RIM challenges iPhone with BlackBerry Torch 9800, gets rave reviews.
RIM attempted to create an Apple-esque media frenzy Tuesday, unveiling its first slider smartphone at an event in New York City, and calling it the Torch 9800 contrary to rumors it would be called Bold 9800 or Slider 9800.
The "fresh and exciting and also familiar" device had generated buzz for several weeks for the Canadian company, whose BlackBerry range of smartphones have become popular among corporate users because of its security and corporate integration ability.
"We spent a lot of time on the details - how the applications interact, how the features interact," said RIM CEO Mike Lazaridis.
The new device boasts of as 5-megapixel camera with flash, autofocus and geo-tagging feature, a large 3.2-inch capacitive touchscreen (with 480x360 pixel display) and a 624MHz processor.
The Torch 9800 will continue to appeal to corporate users with secure Microsoft Exchange Server e-mail and calendar support, and other corporate features characteristic of RIM's devices.
It should also appeal to music fans as the device supports the company's Media Sync service that streams DRM-free music from the user's home media library over Wi-Fi connections.
"This device is going to be geared towards both enterprise and consumer that will be a positive, as people will feel that if they design for this device, they can hit two birds with one stone," said Mackie Research Capital analyst Nick Agostino.
What sets Torch 9800 really apart from other BlackBerrys is that it is the first smartphone to feature the latest BlackBerry 6 OS, which packs a completely revamped Web browser; multi-touch input gestures, an improved notification system, and a number of new core applications.
BlackBerry 6, Lazaridis said, is the "outcome of RIM's ongoing passion to deliver a powerful, simplified and optimized user experience for both touch screen and keyboard fans."
"Following extensive research and development to address consumer needs and wants, we are delivering a communications, browsing and multimedia experience that we think users will love, and we are thrilled to debut BlackBerry 6 on the amazing new BlackBerry Torch smartphone," he said.
BlackBerry 6 also signals a transition for RIM into the social networking realm.
Unlike its predecessors that only catered to the needs of the corporate users, BlackBerry 6 offers integrated connectivity with social networking sites like Twitter, MySpace and Facebook and hence is likely to appeal to a broader customer base.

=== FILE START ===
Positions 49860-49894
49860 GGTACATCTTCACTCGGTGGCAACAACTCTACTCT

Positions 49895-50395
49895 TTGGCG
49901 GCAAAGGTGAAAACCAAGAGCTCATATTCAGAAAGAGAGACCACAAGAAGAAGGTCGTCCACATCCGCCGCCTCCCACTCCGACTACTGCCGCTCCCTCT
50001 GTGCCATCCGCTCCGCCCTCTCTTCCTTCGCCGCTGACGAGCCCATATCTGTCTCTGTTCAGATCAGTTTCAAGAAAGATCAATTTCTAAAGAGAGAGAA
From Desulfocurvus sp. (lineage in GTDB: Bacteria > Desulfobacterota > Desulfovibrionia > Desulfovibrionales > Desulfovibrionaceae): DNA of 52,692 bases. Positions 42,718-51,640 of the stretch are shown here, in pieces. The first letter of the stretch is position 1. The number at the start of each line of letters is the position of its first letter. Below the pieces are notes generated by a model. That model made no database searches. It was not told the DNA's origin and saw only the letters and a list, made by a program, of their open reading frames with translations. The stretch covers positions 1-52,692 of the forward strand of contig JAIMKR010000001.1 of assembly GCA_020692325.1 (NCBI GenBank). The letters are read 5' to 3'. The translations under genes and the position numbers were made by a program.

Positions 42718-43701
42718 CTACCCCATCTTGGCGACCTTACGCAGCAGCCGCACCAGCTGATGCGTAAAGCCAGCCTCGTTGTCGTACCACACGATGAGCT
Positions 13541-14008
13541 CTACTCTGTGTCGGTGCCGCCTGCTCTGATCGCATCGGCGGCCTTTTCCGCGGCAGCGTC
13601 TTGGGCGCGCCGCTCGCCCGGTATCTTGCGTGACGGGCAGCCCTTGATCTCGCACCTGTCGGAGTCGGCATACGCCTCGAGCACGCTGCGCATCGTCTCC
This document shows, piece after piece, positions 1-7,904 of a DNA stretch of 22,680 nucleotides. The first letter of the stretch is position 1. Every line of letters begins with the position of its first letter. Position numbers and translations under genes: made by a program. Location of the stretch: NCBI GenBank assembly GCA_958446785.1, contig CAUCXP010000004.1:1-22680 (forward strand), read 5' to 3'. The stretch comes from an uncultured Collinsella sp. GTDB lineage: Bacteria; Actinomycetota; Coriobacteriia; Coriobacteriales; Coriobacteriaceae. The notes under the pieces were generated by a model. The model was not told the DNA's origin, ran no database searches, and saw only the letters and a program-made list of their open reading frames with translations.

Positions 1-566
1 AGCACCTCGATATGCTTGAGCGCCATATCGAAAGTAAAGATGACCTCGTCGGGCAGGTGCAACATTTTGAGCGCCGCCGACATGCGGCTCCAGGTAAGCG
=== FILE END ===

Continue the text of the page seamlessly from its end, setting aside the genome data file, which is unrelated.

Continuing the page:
It also has a "feed application" to capture Twitter, Facebook, and MySpace social networking updates into a single place.
The device will begin selling from August 12 at $199 with a two-year contract with AT&T, the exclusive wireless partner for Apple's iPhone.
Market analysts have hailed RIM's move, saying the new Torch 9800 will give Apple's iPhone a run for its money.
"It looks like an outstanding product. It really closes the gap with Android and iPhone - probably more Android, because Apple really offers something unique. But RIM really overhauled the user interface. I think they've regained their No.2 position in terms of technology," said Kaufman Bros. analyst Shawn Wu.
In the past, RIM tried to challenge the iPhone with touchscreen-only BlackBerry Storm but it was plagued by both software and hardware glitches. It was followed by Storm 2 but that device too failed to live up to the 'iPhone killer' hype, enjoying limited success and finding it hard to compete against the likes of even a string of Google Android-based smartphones launched by HTC, Motorola and Samsung.
And, with a Nielsen survey revealing that 50 percent of BlackBerry users desired an iPhone or Android phone for their next purchase, RIM decided not to go ahead with a touchscreen-only device but rather launched a device that incorporates RIM's core strength - a physical keyboard - as well as compelling multi-touch features.
RIM's latest move is crucial for to fend off challenges from iPhone and other smartphones that run on Google's Android OS, analysts said.
Currently, RIM trails Apple in the US in terms of smartphone sales, with 33 percent market share, but is slightly ahead of Android-based smartphones, which have captured 27 percent of the US smartphone market, according to Nielsen.
According to CIBC World Markets analyst Todd Coupland, RIM did the right thing by launching a touchscreen-based smartphone with a slide-out keyboard as earlier versions of its touch-screen only devices did not fare that well.
The ability to upgrade some older Blackberry's to the new OS - available later this year - was also a good move, analysts said.
"I was happy to see the OS6 and new browser is going to work on some of the older devices. There was some question on whether it would work on anything prior to today...Not everyone is going to buy a touchscreen," Coupland said.
Most importantly, Torch 9800 is "priced where you would expect it to be priced," the analyst added.
As for AT&T, the analysts said they weren't surprised to see the US No.2 mobile operator launch an iPhone rival.
The primary reason behind AT&T's move, the analysts said, was because the wireless carrier wanted to reduce its dependency on the iPhone for its growth.
And, with its exclusivity period with Apple is set to expire next year, AT&T is looking to promote a wide range of non-Apple products, the analysts said.
"AT&T's exclusive contract with Apple will end at some point, so they're certainly feeling the pressure to have another new device," said Greg MacDonald, a National Bank Financial analyst in Toronto. "Exclusive contracts allow the carrier and the device maker to have something special in the marketplace and take a bit of a gamble, which can certainly pay off."
The launch of the Torch 9800 reignites AT&T's business partnership with RIM, which dates back to 2008 when the wireless carrier was the exclusive retailer for the original BlackBerry Bold, the analyst added.